This page describes how the Fourth Estate Public Benefit Corporation participates in public policy and debate through direct and indirect advocacy.
The Fourth Estate Public Benefit Corporation engages in policy discussions, initiatives and strategic litigation where the issues intersect with our public benefit mission, our members, and our business.
We firewall our advocacy efforts from our news and editorial operations, and carefully manage our public policy engagement and coordinate these efforts to ensure ethical separation. Strategic decisions about advocacy are made at the highest levelsm, public policy expenditures are reported to the Board of Directors and reviewed annually by the appropriate committee(s).
Photo Credit: Matt H. Wade
We may engage with government officials and policy makers — at all levels — on legislation, regulations, and policies that affect us. In addition to advocacy by Fourth Estate executives and employees, we may utilize or retain outside consultants to support our engagement with government officials and policy makers.
Lobbying regulations may require entities and individuals who engage in public policy advocacy to register and disclose relevant activities and expenditures. Some procurement lobbying efforts also require registration and disclosure. We will comply with all such regulations.
In addition to direct engagement with government officials and policy makers, we belong to trade, industry and professional associations and organizations that are focused on issues that affect and matter to us.
These organizations serve to advance the common goals and interests of their member companies and their respective stakeholders. For example, the Fourth Estate belongs to organizations that work to foster media literacy education and promote strong press freedoms.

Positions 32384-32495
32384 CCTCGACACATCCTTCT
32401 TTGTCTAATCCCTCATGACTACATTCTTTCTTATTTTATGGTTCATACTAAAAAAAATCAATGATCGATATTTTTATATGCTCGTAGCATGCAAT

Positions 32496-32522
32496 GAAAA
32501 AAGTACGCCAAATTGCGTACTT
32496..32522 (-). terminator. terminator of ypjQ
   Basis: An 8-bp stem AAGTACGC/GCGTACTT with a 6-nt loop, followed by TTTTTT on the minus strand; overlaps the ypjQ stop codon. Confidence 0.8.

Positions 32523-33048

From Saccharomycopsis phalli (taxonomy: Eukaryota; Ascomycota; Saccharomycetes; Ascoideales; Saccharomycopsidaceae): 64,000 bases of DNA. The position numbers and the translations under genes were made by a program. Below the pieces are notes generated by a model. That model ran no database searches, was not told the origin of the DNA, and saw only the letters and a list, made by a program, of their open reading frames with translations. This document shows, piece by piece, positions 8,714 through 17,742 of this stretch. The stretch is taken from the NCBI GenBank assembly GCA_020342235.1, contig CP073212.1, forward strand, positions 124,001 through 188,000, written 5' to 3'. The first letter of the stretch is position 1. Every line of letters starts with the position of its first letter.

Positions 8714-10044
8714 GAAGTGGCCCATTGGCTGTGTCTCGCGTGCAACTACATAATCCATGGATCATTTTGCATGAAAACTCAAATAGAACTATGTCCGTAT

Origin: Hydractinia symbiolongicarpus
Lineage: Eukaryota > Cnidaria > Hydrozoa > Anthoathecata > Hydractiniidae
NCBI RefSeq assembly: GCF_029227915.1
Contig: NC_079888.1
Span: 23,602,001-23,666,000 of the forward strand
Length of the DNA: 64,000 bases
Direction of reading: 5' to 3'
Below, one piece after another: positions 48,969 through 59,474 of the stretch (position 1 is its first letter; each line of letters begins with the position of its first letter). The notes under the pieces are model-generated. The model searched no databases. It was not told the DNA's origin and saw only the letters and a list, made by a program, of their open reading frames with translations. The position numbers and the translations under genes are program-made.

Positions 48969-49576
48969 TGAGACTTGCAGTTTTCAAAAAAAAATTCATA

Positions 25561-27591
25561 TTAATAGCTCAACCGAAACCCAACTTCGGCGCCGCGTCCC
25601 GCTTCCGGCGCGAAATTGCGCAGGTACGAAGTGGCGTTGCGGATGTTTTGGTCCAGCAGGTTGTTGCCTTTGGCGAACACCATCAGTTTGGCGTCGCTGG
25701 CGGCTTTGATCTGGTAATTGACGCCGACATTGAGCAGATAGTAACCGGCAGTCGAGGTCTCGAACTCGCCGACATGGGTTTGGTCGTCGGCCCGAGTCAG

We regularly engage with trade associations and organizations and reevaluate our association memberships annually to make sure that the groups we belong to represent the Fourth Estate’s core mission and best interests. The company’s membership and participation in these organizations is also reported to, and reviewed annually by, the Board of Directors.
Some of these organizations engage in advocacy activities for their members and must comply with applicable registration and disclosure laws. U.S. trade associations are generally required under federal law to report to their members the portion of payments used for lobbying, as defined by section 162(e) of the U.S. Internal Revenue Code. We report all such expenditures in our federal disclosure reports.
The Fourth Estate Public Benefit Corporation does not allow its member dues to be used for political contributions to individual candidates or parties or any political action committee (PAC).
The Fourth Estate does not make political contributions to individual candidates or parties, and we do not currently have a political action committee (PAC).
We may occasionally make contributions for specific and targeted ballot measures and/or initiatives of importance.
The Fourth Estate works through the courts, using multiple strategies to make judges, attorneys and policymakers aware of important issues that relate to our public benefit mission, our members and our business.
Through targeted litigation, filing of amicus (friend of the court) briefs, consulting with supporting attorneys, and collaborating with other organizations, we seek to move policy, and the law forward for all of our stakeholders.